"Cecil's Pride: The True Story of a Lion King" was written by Craig Hatkoff and his two daughters, Juliana and Isabella. While the barrage of coverage Cecil received last summer focused on his death, Hatkoff told The Dodo he was more interested in what came before it.
"Cecil's death was a very dark moment that tapped into a zeitgeist of anger about our endangered species, and indeed our planet as a whole," Hatkoff said. "The whole world knew how Cecil died; we wanted to tell the story about how Cecil lived."
In order to do that, Hatkoff reached out to the people who studied Cecil's pride at Zimbabwe's Hwange National Park.
"We found Cecil's 'biographer,' researcher Brent Stapelkamp, who kept watch over Cecil for nine years," Hatkoff explained. "Brent had also taken stunning photographs of Cecil that we were able to use throughout the book."
The images illustrate the complexities of the relationships between the lions in the pride.
One relationship that stood out was that of Cecil and Jericho, an unrelated male who eventually became the coleader of Cecil's pride. Instead of fighting each other for the seat as the dominant male, the lions decided to work together - a dynamic that persisted even after Cecil's death.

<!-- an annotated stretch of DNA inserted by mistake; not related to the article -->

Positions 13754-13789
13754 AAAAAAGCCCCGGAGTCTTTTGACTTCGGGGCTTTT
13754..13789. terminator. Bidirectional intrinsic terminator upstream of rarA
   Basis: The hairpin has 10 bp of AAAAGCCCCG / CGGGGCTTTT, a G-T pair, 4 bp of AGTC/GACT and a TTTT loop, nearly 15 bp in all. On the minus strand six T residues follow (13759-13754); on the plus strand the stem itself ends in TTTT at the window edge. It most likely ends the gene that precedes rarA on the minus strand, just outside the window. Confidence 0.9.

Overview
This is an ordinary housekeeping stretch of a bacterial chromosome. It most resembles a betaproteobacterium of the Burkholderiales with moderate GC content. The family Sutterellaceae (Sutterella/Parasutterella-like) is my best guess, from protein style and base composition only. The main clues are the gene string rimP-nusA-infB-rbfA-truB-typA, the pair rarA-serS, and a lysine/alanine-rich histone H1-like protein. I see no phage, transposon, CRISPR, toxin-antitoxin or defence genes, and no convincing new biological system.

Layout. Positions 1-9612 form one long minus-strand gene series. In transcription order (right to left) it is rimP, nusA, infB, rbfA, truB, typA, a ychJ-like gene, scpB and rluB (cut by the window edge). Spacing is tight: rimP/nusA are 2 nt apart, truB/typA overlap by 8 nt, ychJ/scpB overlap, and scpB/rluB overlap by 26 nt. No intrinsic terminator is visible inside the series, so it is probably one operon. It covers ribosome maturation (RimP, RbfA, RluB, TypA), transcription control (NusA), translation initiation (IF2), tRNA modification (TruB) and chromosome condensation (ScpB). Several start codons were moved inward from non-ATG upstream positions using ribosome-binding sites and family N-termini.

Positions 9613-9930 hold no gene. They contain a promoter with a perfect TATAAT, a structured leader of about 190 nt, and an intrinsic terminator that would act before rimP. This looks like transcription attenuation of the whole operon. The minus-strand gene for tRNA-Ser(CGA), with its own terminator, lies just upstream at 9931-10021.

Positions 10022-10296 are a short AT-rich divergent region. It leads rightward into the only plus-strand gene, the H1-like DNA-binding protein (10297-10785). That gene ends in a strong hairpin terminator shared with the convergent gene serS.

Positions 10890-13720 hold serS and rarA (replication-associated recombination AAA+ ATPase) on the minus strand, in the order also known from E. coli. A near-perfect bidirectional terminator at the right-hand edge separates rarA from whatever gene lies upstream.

"There was a big concern by researchers that, after Cecil's death, Jericho would likely kill or abandon Cecil's cubs," Hatkoff said. "Instead Jericho has been raising them as his own for the past nine months. It was like the 'Lion King' story except Scar, Simba's evil uncle, turns out to be the good guy and saves the day."
"We thought that was a pretty epic story," he added.
While Cecil's death overshadowed his life in some ways, hopefully this book will bring to light a happier side of the story that many people still don't know about. And if a new generation hears the story of a true "Lion King," it might inspire them to do their part in protecting these magnificent animals.